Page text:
Tuesday, October 12, 2010

October 1 & 8, 2010 Lecture and Reading

Subject, form, and content

What holds a work of art together is either conceptual or formal. 

Elements of Art:


Principles of organization:  The purpose is to develop visual unity in a composition from the use of the above elements and the following principles.

  • Harmony - pleasing relationship between different sections of a composition.  This occurs when there are elements that have characteristics in common or if they are treated in the same way.  The principles bring the various elements together in a cohesive design.

                   Repetition - This is the main principle of creating harmony.  I doesn't have to be exact to
                   but similar in likeness.  It can direct the eye around and emphasize similar and dissimilar
                   areas in the composition.

                   Rhythm - Is a part of repetition and can achieve continuance and movement.  Depending on the
                   combinations of repetition and rhythm, these elements can induce interest, excitement, and
                   harmony.  I creates a beat as in music where the pauses between beats are as important as the
                   beat itself.

                   Pattern - Another part of repetition, pattern is a series of elements that create a design.  If a
                   smaller pattern is repeat many times it is called a motif or allover pattern as in a wallpaper

                  Closure (visual grouping)  - Gestalt principle that studies how the viewer sees form, pattern, or
                  shape as a whole and not the individual parts.  In using closure, harmony can be further
                  supported by texture, color, shapes,  surface, direction, and linear alignment.  Other gestalt
                  factors of influence are similarity and proximity.

                  Visual linking - Other ways to create closure and visual unification are:
                         Shared edges - Contacting, touching, or butting together create unification by
                         helping the eye to draw these images together within the same visual plane.  This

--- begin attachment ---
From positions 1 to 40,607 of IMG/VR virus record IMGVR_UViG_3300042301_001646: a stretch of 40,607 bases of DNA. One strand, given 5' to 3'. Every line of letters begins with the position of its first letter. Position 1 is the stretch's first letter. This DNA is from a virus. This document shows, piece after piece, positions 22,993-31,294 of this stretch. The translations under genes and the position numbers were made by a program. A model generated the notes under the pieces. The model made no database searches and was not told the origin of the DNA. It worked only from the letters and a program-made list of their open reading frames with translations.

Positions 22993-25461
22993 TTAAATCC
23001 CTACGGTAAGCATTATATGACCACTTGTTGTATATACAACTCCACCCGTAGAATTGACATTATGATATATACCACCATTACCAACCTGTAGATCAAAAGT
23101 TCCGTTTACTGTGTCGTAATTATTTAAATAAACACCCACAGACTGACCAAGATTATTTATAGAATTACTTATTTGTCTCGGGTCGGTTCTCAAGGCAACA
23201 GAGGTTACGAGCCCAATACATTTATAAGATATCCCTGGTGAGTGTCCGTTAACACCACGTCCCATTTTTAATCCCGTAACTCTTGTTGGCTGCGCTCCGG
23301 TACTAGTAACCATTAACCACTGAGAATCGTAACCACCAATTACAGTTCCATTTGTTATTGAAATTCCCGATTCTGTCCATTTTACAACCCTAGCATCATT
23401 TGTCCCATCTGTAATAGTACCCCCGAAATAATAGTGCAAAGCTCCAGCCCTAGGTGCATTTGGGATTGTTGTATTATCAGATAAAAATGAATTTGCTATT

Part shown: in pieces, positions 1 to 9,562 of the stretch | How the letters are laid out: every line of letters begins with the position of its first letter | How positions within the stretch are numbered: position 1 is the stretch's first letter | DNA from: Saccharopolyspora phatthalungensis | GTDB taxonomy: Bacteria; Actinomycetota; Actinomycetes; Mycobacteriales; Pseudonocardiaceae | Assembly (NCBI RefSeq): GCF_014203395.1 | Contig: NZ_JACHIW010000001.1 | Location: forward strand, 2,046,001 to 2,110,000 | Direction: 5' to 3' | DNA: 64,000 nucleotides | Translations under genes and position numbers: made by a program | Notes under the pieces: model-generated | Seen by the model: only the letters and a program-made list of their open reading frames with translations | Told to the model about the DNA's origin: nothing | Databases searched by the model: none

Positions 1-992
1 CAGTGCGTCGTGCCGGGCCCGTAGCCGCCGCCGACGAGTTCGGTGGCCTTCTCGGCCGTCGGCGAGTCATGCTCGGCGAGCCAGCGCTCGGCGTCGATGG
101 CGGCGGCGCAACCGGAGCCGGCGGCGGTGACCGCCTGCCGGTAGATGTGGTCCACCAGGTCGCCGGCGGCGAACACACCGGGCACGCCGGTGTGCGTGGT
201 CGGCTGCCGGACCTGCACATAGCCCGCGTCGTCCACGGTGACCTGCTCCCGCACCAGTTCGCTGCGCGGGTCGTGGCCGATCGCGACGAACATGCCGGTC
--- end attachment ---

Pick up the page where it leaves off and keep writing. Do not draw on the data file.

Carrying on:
creates a new shape.
                         Overlapping - More complicated than shared edges because images actually share
                         the same space.  This can produce unification if they also incorporate shared
                         elements, such as colors, values, and textures.

                         Transparency - Creates layers of space that are shared by both images. This can limit
                         visual depth while still achieving harmony.

                         Interpenetration - Images share same space and intersect each other.  The space pulls the
                         images into visual harmony.

                  Linking through extensions - These are implied visual lines that can create movement around
                  the composition by connecting images that are dissimilar.  When extending the edge of a shape
                  across the composition it visually includes other images that are in other areas thus harmonizing
                  the entire composition.

  • Variety - This is the opposing side of the harmony<----------->variety (or contrast) scale.The viewer looses interest if there is too much harmony or too much contrast.  Most compositions are created in the middle.
                 Contrast - Placing opposing elements, such as complimentary colors or light/dark values, next to
                 each other creates visual interest, emphasis, or dominance in a composition.  This makes the
                 images or objects apparent.

                 Elaboration -  The enhancement of the surface with visual details that call attention to differences
                 that create drama, meaning, and excitement.

  • Balance - Gravitational equilibrium of elements.  The visual weight is the amount of attention an area draws.  The moments of force, as these areas are called, dictate how the eye travels over the composition.  Position, size, proportion, character, and direction all contribute to balance.
                 Symmetrical (formal) - Images placed on either side of an imaginary axis.  Mirror like,
                 confrontational, exact balance or pure symmetry. 

                 Approximate symmetry - The images are slightly different on either side of the axis in color,
                 number, size, etc.  Both sides must still balance and are more interesting for the viewer.

                  Radial - Can create both pure and approximate symmetry.  For visual balance, the elements are
                  distributed around a central point.  This creates circular movement and adds more interest.

                 Asymmetrical (informal)  - This creates a feeling of balance instead of visual balance and
                 includes the entire composition.  Balance is achieved in all directions.

  • Proportion - The ratio of individual parts to one another and to the whole.  If the ratios are logically proportioned, then the composition is harmonious.  If they are disproportionate, then they create contrast.  The scale or size of objects is judged by a relational "norm", as in the human figure.  The Greeks favored the "golden mean".

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